In one scene, two sweeps trick a foolish gentleman into losing his wig and hat, blacking his face with soot in the process. Here, the play shares a theme with almost all the works in the collection, whether their portrayals of sweeps are positive or negative: ordinary people avoid going near them due to their filthy state, and when accidental contact is made, clean skin and clothing is instantly dirtied. Climbing boys were allowed to wash once a week at most, and consequently faced great alienation from their peers, particularly from richer children who could afford to attend school.

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A feature that runs through the entire collection is the handwritten notes, letters and bookmarks left by Dr Henry himself, which are scattered within the volumes. Henry scribbled page references in red ink on nearly all the books in the collection (for which we are extremely grateful, as most contain only one or two fleeting references to chimney sweeps). But working through the boxes in more detail means that you also stumble across folded-up sheets cut from 1950s newspapers, old pieces of paper on which Henry jotted down research notes, and even a typewritten card addressed to him by another well-known sweep enthusiast, Dr George Phillips.

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There are also occasional letters or inscriptions written by entirely different people, each giving another clue about how the book in question entered Henry’s possession and who may have owned it first.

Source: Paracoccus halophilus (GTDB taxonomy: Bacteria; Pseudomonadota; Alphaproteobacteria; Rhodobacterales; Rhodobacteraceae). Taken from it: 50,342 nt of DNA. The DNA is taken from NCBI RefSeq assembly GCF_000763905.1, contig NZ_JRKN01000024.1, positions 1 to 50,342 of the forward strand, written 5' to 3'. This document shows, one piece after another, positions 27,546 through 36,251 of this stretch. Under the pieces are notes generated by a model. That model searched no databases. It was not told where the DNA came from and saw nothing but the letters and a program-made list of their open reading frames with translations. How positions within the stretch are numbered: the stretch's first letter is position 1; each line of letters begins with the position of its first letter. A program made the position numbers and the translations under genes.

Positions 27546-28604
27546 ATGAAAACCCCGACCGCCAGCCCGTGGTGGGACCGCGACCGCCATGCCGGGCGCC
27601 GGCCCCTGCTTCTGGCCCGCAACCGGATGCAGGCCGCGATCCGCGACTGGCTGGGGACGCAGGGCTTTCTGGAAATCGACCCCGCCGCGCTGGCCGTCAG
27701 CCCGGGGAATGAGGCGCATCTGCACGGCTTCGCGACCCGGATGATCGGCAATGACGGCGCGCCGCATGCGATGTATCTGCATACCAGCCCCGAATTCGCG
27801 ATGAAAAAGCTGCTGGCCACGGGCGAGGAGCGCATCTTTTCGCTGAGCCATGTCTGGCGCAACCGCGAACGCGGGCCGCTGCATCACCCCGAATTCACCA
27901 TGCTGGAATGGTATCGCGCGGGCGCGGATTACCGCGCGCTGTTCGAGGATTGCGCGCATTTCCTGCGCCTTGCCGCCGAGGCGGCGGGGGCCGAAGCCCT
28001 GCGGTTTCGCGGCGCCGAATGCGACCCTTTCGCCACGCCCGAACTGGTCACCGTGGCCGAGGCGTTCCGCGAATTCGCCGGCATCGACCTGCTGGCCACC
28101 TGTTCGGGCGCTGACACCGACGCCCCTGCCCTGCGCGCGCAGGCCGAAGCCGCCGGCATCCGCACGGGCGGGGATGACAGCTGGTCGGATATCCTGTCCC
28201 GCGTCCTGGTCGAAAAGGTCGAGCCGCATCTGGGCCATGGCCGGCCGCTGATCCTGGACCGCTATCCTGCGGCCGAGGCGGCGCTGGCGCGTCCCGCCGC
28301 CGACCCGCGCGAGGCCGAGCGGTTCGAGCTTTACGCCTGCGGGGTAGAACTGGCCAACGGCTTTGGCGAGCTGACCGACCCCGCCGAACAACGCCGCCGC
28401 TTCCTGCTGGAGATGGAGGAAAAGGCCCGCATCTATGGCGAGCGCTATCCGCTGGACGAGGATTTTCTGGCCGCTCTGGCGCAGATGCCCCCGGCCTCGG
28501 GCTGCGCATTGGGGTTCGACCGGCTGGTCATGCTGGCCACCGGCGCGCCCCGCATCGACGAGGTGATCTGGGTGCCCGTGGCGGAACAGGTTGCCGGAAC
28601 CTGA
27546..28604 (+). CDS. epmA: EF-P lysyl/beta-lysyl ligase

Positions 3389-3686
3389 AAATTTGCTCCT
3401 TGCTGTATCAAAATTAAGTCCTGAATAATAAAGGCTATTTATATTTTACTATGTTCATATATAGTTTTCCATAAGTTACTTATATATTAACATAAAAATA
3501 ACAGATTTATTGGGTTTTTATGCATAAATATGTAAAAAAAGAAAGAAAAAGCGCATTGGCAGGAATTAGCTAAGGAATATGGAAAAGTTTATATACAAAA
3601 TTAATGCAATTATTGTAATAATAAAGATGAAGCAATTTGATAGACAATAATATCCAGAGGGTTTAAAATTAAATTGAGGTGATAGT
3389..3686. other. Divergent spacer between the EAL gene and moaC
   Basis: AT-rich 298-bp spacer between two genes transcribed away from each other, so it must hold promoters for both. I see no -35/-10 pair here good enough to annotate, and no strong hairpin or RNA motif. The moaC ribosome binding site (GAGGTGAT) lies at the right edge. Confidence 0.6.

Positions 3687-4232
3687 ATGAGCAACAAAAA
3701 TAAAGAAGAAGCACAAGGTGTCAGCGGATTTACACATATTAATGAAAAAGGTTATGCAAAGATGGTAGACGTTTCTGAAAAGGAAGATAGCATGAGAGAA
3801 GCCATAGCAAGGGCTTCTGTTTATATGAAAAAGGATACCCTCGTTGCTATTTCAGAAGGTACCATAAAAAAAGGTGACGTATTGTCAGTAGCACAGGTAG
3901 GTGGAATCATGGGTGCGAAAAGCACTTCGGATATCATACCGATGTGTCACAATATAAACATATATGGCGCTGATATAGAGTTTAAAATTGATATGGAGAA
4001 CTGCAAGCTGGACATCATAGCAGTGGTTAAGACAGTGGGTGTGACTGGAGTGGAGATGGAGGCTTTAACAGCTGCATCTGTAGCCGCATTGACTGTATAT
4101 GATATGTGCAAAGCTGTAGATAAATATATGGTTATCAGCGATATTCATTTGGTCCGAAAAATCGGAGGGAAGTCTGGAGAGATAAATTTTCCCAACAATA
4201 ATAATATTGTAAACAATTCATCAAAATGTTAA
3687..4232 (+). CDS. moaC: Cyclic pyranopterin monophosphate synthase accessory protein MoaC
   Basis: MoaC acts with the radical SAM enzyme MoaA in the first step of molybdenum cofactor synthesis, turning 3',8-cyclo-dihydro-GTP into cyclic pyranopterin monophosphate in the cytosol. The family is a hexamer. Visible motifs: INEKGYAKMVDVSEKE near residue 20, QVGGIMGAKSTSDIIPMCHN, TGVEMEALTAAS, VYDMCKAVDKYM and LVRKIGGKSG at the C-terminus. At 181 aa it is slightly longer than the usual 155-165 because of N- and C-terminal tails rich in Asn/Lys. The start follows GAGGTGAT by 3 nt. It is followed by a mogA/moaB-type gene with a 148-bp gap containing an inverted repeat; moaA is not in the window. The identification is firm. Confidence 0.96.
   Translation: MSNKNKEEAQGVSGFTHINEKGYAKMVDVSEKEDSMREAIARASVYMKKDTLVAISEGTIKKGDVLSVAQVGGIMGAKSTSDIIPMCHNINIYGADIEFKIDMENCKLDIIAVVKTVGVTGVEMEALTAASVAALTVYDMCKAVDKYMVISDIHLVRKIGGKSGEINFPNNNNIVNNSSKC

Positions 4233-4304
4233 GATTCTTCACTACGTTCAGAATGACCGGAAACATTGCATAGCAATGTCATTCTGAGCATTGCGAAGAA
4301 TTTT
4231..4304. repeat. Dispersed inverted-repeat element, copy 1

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In our next piece, we’ll be taking a look at an item from the collection by a very famous writer, featuring some beautiful artwork that contrasts sharply with the often dark subject-matter described…

It’s Oliver Twist… with a Twist

  • by Rhian Isaac, Collections Manager, Leeds Central Library

Over the next couple of weeks we’ll be welcoming two new bloggers to the Secret Library. Natascha and Jonathan are students from the University of Leeds, who joined us on a Faculty of Arts Research Placement a few months ago to experience working with our collections and bringing them to a wider audience. They’ve been exploring and researching items from our Ernestine Henry Collection, all of which relate in some way to the subject of chimney sweeps (yes, you read that right!). In the Spring, we’ll be hosting an exhibition at Central Library curated by the students but, until then, look out for articles here on the blog showcasing some of their most interesting finds.

The Henry Collection itself is extremely varied, including such materials as ballad books, children’s literature, fairy tales, prints and sketches. A couple of really interesting and rare items, dating back to the 1830s, are plagiarised versions of Charles Dickens’ Oliver Twist and The Pickwick Papers.